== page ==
Homemade ice palace in St. Paul destroyed by vandals


Ice castles are meant to be temporary but Gary Pruitt thinks the one he built would have lasted until May. If not for a couple of golf club-wielding vandals who brought the 10-foot tall castle tumbling down before President's Day.

The Pioneer Press has the story of the homemade ice castle that took two months to build and far less time to destroy. Pruitt tells the newspaper he heard a commotion in his yard at 4 a.m. on Saturday and saw two boys he estimates were 10 to 14 years old. The kids took off running after he yelled at them, he says, but by then the palace – 50 feet long and made with 700 blocks of ice – was in ruins.

Pruitt tells the Pioneer Press his project was inspired by the ice palace of St. Paul's 1992 Winter Carnival, which is featured in a poster that hangs in Pruitt's home. He says he started filling milk jugs and shoe boxes with tap water in December to form the bricks. He built a castle out of them during this year's Carnival and shined lights on it to make the castle glow.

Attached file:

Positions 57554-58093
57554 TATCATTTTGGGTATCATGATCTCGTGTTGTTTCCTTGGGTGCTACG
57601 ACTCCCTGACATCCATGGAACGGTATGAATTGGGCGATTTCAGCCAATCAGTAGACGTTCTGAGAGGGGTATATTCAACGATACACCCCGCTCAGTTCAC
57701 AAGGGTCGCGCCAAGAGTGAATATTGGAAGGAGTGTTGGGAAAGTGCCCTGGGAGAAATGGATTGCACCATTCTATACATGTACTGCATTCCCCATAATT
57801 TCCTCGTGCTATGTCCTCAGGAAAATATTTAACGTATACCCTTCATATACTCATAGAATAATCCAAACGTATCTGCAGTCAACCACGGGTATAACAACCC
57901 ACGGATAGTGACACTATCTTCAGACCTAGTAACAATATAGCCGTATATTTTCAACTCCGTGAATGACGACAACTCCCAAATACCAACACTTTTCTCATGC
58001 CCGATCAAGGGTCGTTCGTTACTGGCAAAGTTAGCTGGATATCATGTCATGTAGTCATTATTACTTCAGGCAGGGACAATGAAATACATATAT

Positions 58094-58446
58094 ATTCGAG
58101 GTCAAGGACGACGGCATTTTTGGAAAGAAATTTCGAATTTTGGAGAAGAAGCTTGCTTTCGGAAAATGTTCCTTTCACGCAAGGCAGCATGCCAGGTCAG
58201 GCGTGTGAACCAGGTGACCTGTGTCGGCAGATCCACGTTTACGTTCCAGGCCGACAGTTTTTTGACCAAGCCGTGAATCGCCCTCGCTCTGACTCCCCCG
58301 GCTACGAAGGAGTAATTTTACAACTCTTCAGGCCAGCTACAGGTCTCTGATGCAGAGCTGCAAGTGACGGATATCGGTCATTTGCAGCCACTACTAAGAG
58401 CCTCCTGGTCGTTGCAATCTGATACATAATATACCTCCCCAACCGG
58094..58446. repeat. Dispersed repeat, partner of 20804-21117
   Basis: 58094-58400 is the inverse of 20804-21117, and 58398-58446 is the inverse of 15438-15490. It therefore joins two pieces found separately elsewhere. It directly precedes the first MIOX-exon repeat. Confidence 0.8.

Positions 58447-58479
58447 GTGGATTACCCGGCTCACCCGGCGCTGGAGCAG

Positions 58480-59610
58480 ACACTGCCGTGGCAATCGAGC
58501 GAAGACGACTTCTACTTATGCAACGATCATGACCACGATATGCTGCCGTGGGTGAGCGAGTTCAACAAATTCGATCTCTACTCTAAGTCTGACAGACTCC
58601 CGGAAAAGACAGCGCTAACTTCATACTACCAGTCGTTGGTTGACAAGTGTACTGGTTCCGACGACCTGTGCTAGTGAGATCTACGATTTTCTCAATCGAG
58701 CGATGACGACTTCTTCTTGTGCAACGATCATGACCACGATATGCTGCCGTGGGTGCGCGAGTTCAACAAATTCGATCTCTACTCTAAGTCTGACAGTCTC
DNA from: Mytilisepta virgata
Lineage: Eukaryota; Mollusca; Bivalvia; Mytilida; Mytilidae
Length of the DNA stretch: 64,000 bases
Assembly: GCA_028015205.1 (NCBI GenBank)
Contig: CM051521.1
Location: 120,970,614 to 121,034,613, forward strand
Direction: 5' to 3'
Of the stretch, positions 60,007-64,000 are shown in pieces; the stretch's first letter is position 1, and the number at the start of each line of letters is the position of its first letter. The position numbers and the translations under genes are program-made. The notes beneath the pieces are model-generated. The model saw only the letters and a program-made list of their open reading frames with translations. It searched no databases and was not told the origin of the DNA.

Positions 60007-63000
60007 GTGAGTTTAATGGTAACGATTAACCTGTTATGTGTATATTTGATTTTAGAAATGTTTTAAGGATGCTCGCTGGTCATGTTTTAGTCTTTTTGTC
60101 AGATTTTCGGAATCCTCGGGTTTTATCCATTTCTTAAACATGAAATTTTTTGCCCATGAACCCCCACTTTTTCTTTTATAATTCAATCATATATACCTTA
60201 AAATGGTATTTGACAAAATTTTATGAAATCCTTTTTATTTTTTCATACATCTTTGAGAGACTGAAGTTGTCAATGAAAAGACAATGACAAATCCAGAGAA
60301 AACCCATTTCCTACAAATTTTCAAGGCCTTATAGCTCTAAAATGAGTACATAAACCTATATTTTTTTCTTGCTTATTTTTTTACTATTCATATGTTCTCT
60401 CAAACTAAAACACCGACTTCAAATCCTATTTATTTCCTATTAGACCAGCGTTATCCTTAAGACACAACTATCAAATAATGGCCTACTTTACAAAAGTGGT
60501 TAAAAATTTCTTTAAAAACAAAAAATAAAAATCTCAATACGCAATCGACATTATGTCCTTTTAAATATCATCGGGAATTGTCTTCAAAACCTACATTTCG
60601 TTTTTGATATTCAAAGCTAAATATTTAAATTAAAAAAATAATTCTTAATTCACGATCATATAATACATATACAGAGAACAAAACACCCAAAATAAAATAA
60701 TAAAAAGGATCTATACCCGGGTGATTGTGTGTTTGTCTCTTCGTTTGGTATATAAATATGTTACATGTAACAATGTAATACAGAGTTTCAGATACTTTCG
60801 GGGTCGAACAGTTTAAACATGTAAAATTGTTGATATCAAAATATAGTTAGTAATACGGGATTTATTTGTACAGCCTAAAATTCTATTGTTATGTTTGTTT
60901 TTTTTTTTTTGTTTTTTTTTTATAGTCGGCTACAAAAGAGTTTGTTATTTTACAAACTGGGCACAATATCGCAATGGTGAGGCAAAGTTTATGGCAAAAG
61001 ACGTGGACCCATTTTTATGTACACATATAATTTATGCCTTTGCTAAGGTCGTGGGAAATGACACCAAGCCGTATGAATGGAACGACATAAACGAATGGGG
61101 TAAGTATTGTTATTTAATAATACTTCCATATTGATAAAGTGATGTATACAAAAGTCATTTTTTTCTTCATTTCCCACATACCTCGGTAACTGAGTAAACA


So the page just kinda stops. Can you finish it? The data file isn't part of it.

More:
That 1992 palace was on Harriet Island and was enjoyed by many visitors who came to the Twin Cities for the Super Bowl that winter. The Winter Carnival has a page devoted to its ice palace legacy.

Gary Pruitt tells the Pioneer Press he decided against trying to rebuild his homemade ice castle and instead used a sledgehammer to finish its removal.

But in addition to photographs there is another remnant in his possession. It seems that, like Cinderella fleeing the ball, one of the young vandals lost a shoe as he scurried away from the scene.

"The shoe's my war trophy," Pruitt tells the paper. "I'm thinking of bronzing it and putting it on my roof."

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